Jim Crace's Quarantine won the Whitbread Novel in 1997 and his most recent effort, Harvest, has been nominated for the 2013 Man Booker Prize, receiving many plaudits.


It was while working as a journalist that Crace began writing short stories. In 1986, he published Continent to critical acclaim, winning the Whitbread First Novel of the Year Award, the David Higham Prize for Fiction, and the Guardian Fiction prize. Over the years, the Booker Prize-nominated author has gained a huge popular and critical following by virtue of his distinctive, hypnotic prose style. 

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‘Jim Crace is a magician among contemporary British novelists … Crace’s is a unique voice still, and we are lucky to have it. It's not clear to me why Jim Crace isn't world famous…A hugely gifted, utterly original writer. Jim Crace is a writer of great gifts. He is the poet of detail, the laureate of the mineral, the bacterial and the gaseous…A unique brand of fabulism … teasing and shocking readers into re-evaluating the all-too-familiar world around them.’ Guardian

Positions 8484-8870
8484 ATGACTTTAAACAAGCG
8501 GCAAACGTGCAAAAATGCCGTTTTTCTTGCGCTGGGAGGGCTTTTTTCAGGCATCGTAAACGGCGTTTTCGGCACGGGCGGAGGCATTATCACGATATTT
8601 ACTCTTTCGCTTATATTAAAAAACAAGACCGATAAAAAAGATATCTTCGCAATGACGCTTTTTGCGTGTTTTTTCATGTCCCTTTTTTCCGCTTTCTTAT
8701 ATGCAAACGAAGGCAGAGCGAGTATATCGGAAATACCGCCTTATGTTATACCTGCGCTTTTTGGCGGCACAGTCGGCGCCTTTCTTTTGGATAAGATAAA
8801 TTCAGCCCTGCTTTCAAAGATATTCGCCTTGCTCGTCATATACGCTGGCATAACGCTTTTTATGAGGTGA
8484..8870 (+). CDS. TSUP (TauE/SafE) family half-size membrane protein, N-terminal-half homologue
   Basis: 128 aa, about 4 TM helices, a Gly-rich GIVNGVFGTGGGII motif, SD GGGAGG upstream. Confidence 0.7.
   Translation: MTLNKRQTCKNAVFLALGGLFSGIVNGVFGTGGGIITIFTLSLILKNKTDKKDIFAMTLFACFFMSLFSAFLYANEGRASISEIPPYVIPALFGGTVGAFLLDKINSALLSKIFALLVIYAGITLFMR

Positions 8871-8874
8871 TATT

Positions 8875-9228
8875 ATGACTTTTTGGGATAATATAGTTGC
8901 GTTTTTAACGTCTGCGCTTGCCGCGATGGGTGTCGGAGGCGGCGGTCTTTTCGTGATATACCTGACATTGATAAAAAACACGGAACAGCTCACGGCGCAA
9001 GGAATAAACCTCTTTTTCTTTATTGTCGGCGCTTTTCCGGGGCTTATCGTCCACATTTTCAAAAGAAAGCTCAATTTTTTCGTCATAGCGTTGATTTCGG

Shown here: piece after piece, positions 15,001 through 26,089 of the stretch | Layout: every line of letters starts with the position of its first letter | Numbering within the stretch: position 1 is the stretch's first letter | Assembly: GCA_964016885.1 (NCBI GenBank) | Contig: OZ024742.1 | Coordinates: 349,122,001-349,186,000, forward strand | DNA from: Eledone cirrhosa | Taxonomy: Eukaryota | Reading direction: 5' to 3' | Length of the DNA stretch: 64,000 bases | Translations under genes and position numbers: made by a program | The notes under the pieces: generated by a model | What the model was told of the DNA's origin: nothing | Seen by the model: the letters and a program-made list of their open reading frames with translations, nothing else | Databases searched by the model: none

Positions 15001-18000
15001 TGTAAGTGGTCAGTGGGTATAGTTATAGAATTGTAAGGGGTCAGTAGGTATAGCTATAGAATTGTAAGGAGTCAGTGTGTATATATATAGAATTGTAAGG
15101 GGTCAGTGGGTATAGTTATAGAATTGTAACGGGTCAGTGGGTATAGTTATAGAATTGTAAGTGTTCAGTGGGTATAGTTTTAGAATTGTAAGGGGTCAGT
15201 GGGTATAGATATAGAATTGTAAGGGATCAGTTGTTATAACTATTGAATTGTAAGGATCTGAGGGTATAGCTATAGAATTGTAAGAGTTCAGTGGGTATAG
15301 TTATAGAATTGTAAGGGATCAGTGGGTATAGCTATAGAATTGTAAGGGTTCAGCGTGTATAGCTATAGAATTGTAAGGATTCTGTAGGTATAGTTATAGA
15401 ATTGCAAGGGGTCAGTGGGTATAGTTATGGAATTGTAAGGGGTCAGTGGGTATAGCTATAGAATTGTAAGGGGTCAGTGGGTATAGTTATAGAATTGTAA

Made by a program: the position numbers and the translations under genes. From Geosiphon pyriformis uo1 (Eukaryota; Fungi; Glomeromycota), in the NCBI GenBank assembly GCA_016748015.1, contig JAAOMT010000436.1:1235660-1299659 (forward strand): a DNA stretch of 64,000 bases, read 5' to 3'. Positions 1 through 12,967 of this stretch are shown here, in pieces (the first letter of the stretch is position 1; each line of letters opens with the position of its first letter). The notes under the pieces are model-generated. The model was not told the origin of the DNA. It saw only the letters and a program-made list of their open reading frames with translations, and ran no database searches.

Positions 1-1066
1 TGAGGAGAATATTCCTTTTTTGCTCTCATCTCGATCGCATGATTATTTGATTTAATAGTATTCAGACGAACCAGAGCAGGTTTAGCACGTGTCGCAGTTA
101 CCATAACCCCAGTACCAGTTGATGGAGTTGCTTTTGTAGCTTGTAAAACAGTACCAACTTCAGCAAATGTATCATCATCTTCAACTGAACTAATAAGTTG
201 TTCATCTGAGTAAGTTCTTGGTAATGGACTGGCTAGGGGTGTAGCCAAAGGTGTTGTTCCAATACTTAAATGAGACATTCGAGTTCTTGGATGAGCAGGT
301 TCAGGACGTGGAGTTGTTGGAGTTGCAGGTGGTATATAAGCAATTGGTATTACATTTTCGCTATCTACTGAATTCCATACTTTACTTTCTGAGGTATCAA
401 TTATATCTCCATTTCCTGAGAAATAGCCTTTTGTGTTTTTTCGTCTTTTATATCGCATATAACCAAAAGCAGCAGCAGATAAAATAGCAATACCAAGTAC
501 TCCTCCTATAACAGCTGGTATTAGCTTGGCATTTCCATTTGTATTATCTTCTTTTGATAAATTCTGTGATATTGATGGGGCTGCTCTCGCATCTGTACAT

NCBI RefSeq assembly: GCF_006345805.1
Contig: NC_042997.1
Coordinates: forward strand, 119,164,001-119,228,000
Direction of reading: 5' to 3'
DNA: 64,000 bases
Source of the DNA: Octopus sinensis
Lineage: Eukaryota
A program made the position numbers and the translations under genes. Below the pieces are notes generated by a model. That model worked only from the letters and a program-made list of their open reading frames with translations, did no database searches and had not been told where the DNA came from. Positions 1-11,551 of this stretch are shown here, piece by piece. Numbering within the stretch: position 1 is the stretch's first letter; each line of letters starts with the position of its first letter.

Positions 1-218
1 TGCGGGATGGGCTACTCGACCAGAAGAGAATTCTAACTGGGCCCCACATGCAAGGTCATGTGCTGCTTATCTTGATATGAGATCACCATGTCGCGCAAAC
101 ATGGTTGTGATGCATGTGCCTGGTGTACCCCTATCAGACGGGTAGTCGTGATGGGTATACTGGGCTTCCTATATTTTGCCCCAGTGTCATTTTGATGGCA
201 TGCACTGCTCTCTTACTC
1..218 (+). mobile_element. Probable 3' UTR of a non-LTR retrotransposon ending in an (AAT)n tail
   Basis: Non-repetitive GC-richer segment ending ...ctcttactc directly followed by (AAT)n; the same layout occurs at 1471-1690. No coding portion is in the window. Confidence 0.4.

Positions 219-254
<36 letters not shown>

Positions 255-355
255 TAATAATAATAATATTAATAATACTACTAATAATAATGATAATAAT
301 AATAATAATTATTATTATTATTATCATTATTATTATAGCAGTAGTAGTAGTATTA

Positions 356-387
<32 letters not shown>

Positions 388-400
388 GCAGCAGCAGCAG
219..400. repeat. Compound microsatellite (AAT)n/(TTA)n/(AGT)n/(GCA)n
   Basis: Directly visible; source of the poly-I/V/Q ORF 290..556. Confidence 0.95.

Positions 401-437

‘Resolutely apocalyptic … precise, earthy prose. Crace's way is closer to what Iris Murdoch distinguished as ''crystalline'' construction, the end of the fiction spectrum where the novel is most like a poem, most turned in on itself. The writer of the recent past whom Crace most resembles is William Golding. One of Jim Crace’s many attractions as a novelist is his unpredictability: you never know what you’re going to find between his covers. Great beauty and tenderness.’ New York Times

‘What ought to be grisly is strangely not. Reverent, if anything, and thanks to Mr. Crace's ability to set up human habitation in taboo territory, almost beautiful … an insidious storyteller.’ New York Times

Is Harvest Crace's best? Foyles's web editor Jonathan Ruppin on his love for Crace's writing